“Gwede Mantashe has nothing to do here,” said the ACC in its statement. “This community doesn’t want the Xolobeni mining project. We have said no to mining for 15 years and in November  we won the ‘Right to Say No’ in a landmark judgment.”
But Mantashe does want the Xolobeni mining project, despite the fact that the ACC has consistently warned that it will destroy the local community’s soil and water resources. So intent is the ANC government on backing the mining minister, it appears, that it’s giving him the full go-ahead to appeal the High Court judgment – a ruling that simply upheld the rights to land, water and food sovereignty that the residents of Xolobeni, like all South Africans, were constitutionally entitled to anyway.
The question, then, as Mantashe prepares for his next visit, is this: how much pressure will his party allow him to apply? Stun grenades and tear gas canisters are one thing, and we can fully expect the South African Police Service to deploy these in Xolobeni again, but the mining minister has so far been holding back on some of the most lethal weapons in his arsenal. As per the observations of Aninka Claassens, among the country’s foremost experts on the land rights of mining-affected communities, there are clauses in the relevant legislation that entitle the state to expropriate land where “it is in the interests of economic transformation to do so”.
All of which is to suggest that seen through the lens of climate, which the party itself situates under the header of “radical land reform”, the ANC’s election manifesto is a 66-page impossibility.
Sure, without mentioning the climate specifically, the manifesto does place a heavy emphasis on renewable energy. Somehow, though, the numbers are out of whack here too. Climate Action Tracker may commend the current ANC government for its Integrated Resource Plan (IRP), suggesting that if the plan is adopted it will “mark a major shift in energy policy”, but to meet its Paris commitments, the global consortium cautions, South Africa would still need to phase out coal by mid-century and “substantially limit unabated natural gas use”.
Under current ANC policy, that’s just not going to happen. The party is too excited about the recent “economy saving” discovery of a billion barrels of gas off the Southern Cape coast and Mantashe is too excited about coal.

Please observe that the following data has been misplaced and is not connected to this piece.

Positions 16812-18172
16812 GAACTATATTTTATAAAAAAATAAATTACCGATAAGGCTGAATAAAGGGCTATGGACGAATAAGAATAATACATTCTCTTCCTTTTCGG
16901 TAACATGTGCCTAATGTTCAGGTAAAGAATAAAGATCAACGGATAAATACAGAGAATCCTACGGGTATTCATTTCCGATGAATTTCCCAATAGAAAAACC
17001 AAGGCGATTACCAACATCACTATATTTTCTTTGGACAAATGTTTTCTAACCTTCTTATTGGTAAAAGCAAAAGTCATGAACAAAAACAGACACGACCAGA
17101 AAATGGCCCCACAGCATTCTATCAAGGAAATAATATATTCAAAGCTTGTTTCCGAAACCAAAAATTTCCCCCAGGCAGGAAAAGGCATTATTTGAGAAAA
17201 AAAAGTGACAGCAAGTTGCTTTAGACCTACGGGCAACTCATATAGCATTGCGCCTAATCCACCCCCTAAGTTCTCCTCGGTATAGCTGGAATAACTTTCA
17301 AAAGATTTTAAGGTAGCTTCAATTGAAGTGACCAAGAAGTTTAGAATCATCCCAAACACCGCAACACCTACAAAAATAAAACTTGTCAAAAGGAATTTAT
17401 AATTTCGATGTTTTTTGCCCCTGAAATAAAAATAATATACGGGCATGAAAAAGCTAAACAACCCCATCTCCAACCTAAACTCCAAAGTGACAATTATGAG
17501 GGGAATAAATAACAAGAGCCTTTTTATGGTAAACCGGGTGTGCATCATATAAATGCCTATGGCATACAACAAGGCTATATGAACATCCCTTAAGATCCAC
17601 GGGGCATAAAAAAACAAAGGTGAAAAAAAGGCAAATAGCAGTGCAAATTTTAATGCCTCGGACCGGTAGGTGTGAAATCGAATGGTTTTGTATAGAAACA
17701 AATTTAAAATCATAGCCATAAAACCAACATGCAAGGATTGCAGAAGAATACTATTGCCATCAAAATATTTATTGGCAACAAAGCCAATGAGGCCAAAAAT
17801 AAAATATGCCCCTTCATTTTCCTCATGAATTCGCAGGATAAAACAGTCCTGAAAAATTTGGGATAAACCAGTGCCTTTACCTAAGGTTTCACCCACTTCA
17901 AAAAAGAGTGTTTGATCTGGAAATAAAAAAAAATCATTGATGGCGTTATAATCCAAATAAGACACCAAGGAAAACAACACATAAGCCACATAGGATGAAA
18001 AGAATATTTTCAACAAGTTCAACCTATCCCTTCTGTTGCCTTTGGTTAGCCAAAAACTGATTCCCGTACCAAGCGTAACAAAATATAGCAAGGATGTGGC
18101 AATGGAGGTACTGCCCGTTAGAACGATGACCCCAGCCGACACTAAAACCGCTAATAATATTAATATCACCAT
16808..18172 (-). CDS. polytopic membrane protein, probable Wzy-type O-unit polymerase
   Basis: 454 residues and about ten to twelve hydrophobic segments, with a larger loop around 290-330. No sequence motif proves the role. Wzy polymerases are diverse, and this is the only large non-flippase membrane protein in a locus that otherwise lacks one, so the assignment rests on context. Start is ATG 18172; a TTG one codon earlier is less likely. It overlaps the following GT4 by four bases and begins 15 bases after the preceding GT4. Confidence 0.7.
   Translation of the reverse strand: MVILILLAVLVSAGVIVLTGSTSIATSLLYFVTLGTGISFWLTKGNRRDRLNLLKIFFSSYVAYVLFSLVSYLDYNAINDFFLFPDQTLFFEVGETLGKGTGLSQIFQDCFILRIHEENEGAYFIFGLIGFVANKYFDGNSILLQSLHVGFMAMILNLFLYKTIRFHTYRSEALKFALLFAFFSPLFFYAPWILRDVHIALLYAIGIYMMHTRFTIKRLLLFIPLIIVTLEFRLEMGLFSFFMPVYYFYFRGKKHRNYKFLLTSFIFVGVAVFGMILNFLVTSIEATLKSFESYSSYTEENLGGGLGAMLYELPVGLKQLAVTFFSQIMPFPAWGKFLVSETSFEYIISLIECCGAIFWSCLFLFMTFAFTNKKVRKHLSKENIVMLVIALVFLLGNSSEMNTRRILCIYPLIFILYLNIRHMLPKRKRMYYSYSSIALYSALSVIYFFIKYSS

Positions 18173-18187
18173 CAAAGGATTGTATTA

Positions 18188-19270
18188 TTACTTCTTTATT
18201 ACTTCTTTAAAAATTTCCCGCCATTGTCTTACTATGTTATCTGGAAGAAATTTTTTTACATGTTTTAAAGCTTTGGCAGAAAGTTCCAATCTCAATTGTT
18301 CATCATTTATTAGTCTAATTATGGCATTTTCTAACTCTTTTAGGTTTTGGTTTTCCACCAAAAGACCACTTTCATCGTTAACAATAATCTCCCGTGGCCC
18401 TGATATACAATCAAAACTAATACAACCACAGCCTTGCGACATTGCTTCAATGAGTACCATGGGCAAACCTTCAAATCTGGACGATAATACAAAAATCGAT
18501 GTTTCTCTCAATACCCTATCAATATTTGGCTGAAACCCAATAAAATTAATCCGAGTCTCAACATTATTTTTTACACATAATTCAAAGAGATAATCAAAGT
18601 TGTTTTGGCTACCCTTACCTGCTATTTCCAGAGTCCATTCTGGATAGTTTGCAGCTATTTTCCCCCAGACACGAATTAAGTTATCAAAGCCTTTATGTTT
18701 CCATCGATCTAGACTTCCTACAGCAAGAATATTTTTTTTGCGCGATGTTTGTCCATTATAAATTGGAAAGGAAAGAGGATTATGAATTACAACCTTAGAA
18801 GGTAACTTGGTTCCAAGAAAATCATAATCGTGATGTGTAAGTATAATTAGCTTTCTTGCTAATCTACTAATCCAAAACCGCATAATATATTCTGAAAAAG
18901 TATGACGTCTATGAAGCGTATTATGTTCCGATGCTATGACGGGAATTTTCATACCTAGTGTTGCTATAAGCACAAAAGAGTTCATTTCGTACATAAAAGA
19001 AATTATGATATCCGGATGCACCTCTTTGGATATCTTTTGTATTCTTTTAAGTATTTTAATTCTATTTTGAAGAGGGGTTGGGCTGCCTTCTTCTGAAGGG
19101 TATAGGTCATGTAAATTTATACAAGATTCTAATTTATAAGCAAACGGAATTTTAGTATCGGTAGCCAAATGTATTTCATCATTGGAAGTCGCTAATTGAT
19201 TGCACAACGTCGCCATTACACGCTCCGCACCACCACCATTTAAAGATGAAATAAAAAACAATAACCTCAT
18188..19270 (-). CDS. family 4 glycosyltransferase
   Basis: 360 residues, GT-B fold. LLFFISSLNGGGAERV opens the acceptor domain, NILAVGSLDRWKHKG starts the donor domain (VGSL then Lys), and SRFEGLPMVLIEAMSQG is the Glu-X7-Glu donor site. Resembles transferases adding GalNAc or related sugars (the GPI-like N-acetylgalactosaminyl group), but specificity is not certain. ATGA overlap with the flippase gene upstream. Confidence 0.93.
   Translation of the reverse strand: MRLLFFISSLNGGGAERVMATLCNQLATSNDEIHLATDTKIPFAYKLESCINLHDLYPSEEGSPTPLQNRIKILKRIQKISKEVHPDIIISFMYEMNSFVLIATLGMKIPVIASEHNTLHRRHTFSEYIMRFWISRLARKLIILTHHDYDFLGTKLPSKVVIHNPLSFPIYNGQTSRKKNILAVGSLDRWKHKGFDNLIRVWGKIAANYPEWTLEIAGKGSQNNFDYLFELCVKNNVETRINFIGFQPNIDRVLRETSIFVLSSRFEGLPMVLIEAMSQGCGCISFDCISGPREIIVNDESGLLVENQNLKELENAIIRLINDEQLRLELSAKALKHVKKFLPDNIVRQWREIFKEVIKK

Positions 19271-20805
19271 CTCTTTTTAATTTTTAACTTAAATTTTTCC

As for our other natural resources, every institution of influence in the country – including the major opposition parties, the big banks and the mainstream media – remains as committed as ever to their extraction, so the ANC is hardly out on a limb with its election promise of reviving the mining sector. On this point, unfortunately, the 25-ton mastodon in the room is the report released by the United Nations Environment Programme in March, entitled “Global Resources Outlook 2019: Natural Resources for the Future We Want”.
In brief, this heavily footnoted and cross-referenced study found that resource extraction now accounts for 53% of the world’s carbon emissions. The biggest surprise for the authors was that the number only covers the climate impact of “pulling materials out of the ground and preparing them for use” – the burning of fossil fuels isn’t included.
What’s more, as per the report, resource extraction is responsible for more than 80% of worldwide biodiversity loss.
“Frankly,” said Joyce Msuya, Acting Executive Director of UN Environment, regarding these findings, “there will be no tomorrow for many people unless we stop.”
For Mantashe, on the other hand, there will be “no tomorrow” for South African mining unless he defeats the activists in Xolobeni. Along with the mining experts at some of the country’s major law firms, he believes that November 2018’s judgment will kill the industry dead.
At which point things get hopelessly existential. Whose future are we being asked to vote for? DM